Back in March at Mobile World Congress, Lenovo announced the Yoga 520, which arrived in the United States branded as the Flex 5. It comes in 14- and 15.6-inch sizes, and the larger one is even offered in a 4K flavor.
It includes an Nvidia GeForce 940MX GPU with 2GB GDDR5, and while that doesn't make it a gaming laptop, it's still better than Intel's HD Graphics 620, which comes with the Core i7-7500U processor. There's a fingerprint reader for Windows Hello support, dual Harman speakers with Dolby Audio, it has pen support, and it offers a 360-degree hinge.
That's quite the package, especially when you consider that it starts at $849.99. For the price, it seems that the Flex 5 can't be beat. Read on for our review.
These are the specs for the Flex 5 15 review unit that I received:
|CPU||Intel Core i7-7500U (2.7GHz)|
|GPU||Nvidia GeForce 940MX 2GB GDDR5|
|Display||15.6-inch FHD (1920x1080) Anti-Glare, LED backlight, IPS|
|Body||14.33x9.72x0.75 inches (364x247x19mm), 4.4lbs|
|Case materials||Top: PC + 30% Glass Fiber, Bottom: PC/ABS Plastic Color: Onyx Black|
|Storage||256GB SSD M.2 PCIe|
|Audio||1.5W x 2 with Harman speakers and Dolby Audio Premium|
|Ports||(1) 4-in-1 reader
(2) USB 3.0 (one always-on)
(1) USB 3.0 Type-C
(1) HDMI (1.4b)
(1) Audio Combo Jack
|OS||Windows 10 Home|
The Lenovo Flex 5 is made out of a combination of polycarbonate and glass fiber, which adds up to something that looks and feels like an aluminum alloy in a gunmetal gray color. To be honest, there's really nothing exciting about it. There's no 'wow' factor here. And really, there's nothing wrong with that, but I don't know; it just feels bland.
On the right side of the device, you'll find a 4-in-1 card reader and a USB 3.0 Type-A port, along with the power button. One thing that I really appreciate about that Type-A port is that it's always on. You can use this PC as a portable battery to charge your devices if you'd like. Even when it's shut down, you can charge your phone with it. It's a feature that's not on all laptops, and it really comes in handy.
On the left side are another USB 3.0 Type-A port, a USB 3.0 Type-C port, and HDMI 1.4b, along with jacks for power and 3.5mm audio input/output. While I'm pleased with the options, I really wish that Lenovo had used better specs with the Type-C and HDMI ports. I'd have loved if the USB Type-C was Thunderbolt 3, which would make it support two 4K monitors or one 5K monitor, or even if it was just USB 3.1. HDMI 1.4b is nice, but if you want to hook it up to 4K, you're going to wish it was HDMI 2.0.
The fingerprint reader is placed all the way to the right, below the keyboard. I'm right-handed, so this works out fine for me, and I really can't speak to how much of an annoyance this would be for left-handed users.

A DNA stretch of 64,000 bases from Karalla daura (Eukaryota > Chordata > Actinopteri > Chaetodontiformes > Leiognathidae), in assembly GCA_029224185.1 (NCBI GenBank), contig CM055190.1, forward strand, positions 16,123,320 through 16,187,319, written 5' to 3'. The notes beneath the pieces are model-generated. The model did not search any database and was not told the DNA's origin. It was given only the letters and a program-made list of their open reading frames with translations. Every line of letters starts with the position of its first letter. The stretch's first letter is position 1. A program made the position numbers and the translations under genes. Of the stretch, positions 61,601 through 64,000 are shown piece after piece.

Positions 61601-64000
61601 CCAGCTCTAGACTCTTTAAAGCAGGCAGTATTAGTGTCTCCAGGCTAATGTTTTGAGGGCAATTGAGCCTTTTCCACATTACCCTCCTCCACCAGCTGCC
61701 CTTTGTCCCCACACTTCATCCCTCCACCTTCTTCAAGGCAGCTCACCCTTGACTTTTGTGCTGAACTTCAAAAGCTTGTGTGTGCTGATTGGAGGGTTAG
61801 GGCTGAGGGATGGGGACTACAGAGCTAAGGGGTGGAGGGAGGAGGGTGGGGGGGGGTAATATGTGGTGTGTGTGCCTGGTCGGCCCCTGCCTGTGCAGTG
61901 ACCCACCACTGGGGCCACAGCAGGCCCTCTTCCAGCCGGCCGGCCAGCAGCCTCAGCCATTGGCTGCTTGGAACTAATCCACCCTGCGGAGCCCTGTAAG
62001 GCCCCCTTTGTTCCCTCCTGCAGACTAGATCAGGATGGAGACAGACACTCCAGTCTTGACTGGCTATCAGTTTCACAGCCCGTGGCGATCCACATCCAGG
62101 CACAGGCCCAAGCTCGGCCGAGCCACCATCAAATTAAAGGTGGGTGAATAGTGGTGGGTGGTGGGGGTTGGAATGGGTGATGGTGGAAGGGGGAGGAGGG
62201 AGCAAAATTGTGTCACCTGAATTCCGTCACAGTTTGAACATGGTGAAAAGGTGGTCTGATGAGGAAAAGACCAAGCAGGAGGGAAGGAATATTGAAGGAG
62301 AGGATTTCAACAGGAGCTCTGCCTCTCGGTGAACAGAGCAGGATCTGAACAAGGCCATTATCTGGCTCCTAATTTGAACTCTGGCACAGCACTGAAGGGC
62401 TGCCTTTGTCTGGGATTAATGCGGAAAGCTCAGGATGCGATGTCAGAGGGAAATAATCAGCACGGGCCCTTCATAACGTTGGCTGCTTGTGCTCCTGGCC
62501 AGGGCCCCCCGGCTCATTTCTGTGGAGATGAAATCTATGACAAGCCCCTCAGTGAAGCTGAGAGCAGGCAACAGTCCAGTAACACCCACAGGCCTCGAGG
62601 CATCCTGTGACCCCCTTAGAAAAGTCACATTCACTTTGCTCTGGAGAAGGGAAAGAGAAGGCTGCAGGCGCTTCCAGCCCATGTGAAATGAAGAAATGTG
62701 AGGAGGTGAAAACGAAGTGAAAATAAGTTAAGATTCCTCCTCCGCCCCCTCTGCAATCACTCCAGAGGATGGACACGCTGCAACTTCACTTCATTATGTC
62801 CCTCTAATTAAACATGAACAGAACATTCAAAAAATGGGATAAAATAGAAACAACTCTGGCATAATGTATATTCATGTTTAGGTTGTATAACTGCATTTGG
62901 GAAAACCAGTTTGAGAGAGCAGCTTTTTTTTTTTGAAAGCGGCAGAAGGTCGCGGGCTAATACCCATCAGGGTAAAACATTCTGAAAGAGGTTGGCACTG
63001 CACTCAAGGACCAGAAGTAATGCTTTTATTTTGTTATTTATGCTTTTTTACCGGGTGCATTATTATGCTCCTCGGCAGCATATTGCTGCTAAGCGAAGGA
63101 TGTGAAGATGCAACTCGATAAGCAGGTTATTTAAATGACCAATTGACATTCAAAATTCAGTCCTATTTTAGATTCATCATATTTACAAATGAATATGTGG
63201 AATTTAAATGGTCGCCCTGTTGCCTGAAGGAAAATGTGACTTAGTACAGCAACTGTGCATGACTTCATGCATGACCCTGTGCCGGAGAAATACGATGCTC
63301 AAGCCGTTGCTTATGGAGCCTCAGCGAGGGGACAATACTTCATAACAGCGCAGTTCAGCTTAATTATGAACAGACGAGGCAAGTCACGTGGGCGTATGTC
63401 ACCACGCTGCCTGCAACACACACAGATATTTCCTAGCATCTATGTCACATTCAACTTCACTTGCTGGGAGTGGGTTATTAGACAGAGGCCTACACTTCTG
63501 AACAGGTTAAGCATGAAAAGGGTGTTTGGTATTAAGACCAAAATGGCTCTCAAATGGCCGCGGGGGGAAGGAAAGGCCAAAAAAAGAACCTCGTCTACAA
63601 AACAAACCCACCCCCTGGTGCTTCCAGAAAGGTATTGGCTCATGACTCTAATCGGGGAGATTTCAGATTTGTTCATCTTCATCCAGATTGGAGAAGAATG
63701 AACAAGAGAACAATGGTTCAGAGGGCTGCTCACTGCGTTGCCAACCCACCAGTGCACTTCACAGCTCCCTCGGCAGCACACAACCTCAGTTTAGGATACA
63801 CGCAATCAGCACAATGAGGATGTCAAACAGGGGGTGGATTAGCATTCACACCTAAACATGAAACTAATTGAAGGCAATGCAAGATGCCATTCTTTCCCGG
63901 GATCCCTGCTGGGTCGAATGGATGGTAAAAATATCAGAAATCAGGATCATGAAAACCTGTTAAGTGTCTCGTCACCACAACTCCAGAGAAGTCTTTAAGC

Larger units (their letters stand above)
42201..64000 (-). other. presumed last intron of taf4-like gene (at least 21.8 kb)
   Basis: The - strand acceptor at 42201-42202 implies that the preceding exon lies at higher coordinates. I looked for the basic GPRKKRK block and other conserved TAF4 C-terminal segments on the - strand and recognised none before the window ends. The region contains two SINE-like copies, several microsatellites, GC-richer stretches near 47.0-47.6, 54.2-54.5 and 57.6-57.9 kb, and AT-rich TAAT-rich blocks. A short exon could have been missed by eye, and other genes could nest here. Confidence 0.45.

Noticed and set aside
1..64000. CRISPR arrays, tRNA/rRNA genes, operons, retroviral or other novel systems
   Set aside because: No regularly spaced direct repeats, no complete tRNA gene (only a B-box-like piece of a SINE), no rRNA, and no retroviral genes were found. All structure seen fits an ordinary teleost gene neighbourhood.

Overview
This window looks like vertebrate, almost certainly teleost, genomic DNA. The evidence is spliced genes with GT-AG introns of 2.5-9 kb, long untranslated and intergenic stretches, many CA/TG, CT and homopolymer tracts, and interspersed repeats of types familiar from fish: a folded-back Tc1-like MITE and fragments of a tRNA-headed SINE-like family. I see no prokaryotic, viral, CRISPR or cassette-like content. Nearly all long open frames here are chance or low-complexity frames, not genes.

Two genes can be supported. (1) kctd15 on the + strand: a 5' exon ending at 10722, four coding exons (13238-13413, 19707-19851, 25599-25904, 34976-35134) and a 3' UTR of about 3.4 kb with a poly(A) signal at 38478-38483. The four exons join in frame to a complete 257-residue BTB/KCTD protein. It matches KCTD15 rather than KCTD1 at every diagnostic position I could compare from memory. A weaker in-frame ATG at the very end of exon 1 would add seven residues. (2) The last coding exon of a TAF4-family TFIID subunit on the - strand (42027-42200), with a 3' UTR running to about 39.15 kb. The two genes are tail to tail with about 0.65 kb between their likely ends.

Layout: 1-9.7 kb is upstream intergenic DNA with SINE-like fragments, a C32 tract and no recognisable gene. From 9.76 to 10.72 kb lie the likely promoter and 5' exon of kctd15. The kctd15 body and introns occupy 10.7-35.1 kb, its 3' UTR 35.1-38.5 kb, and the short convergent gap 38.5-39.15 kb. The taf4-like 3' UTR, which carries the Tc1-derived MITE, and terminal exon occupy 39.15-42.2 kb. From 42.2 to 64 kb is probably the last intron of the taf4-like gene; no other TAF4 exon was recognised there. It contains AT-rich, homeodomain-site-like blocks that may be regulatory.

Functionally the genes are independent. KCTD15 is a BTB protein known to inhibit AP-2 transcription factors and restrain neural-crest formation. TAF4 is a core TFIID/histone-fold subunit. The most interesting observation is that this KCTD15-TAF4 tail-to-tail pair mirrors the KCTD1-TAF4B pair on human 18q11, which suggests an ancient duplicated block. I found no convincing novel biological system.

One thing that I'd like to have seen in the design is a physical volume rocker. Those are always nice with a 360-degree convertible. While the software volume controls are just fine when using it as a laptop, it's nice to have a button to press when using it as a tablet.
I have to say, the screen on the Flex 5 looks pretty sweet. Normally, I'm not a fan of a 1080p resolution on a display this large (15.6 inches), but the colors look great and the bezels are narrow. It really feels premium.
With that being said, Lenovo lists this as being anti-glare, and that doesn't seem to be the case at all. It's very glossy and does show reflections. Again, it looks fantastic, but I wouldn't call it anti-glare by any means.
The screen also supports pen input, although oddly enough, it doesn't actually come with a pen. The pen from the ThinkPad X1 Yoga works fine, and it would have been nice if they included a pen that can be stored within the device like with the X1 Yoga.
But what's cool about the Flex 5 is that it comes in at a moderate price point, given the features that it offers. If you want a pen, you can buy a pen. At least you have that option.
Windows Hello is implemented on the Flex 5 15 with a fingerprint sensor that's placed right under the right side of the keyboard. It's pretty small, but I have to say, it works quite well.
Fingerprint sensors on Windows PCs vary from device to device. I've been noticing some lately that just suck, but that's not the case here. I've not had any experiences where it hasn't worked, and it's fast enough. In fact, I'd go so far as to say that when it feels slow, it's due to the Windows 10 OS.
Personally, I'm more of a fan of facial recognition on a device of this form factor though. It just makes more sense to me, where you can just open up your laptop, it sees you, and you're signed in.
But a solid fingerprint reader is the next best thing. To answer some people's questions, no, it doesn't wake the device, and no, it won't serve as a Start button to open the Start Menu.
Like much of the Flex 5 15, the keyboard falls somewhere right in-between greatness and mediocrity. It's comfortable to use, but it's not on par with the ThinkPad X1 series of PCs. That's probably the biggest issue that I take with the Flex 5, in fact; I've seen what Lenovo can put in a PC, and this doesn't quite live up to that. Again, we can look at the price point as a solution to that.
A feature that I've always loved about the firm's ThinkPad Yoga devices is the retractable keys, meaning that when you fold the display, the keys retract into the device, making for a flat surface. The Flex 5 doesn't have that, and I do wish that it did.
One more issue that I had is that while writing this review, the keyboard occasionally (rarely) became disconnected. The issue was similar to what you'll get from a Surface Pro with a Type Cover; the keyboard stops working, Windows asks if I want to go into tablet mode, and then everything starts working again. I don't think this is a widespread issue, and if it was, it could easily be fixed via a firmware update through the Lenovo Companion app.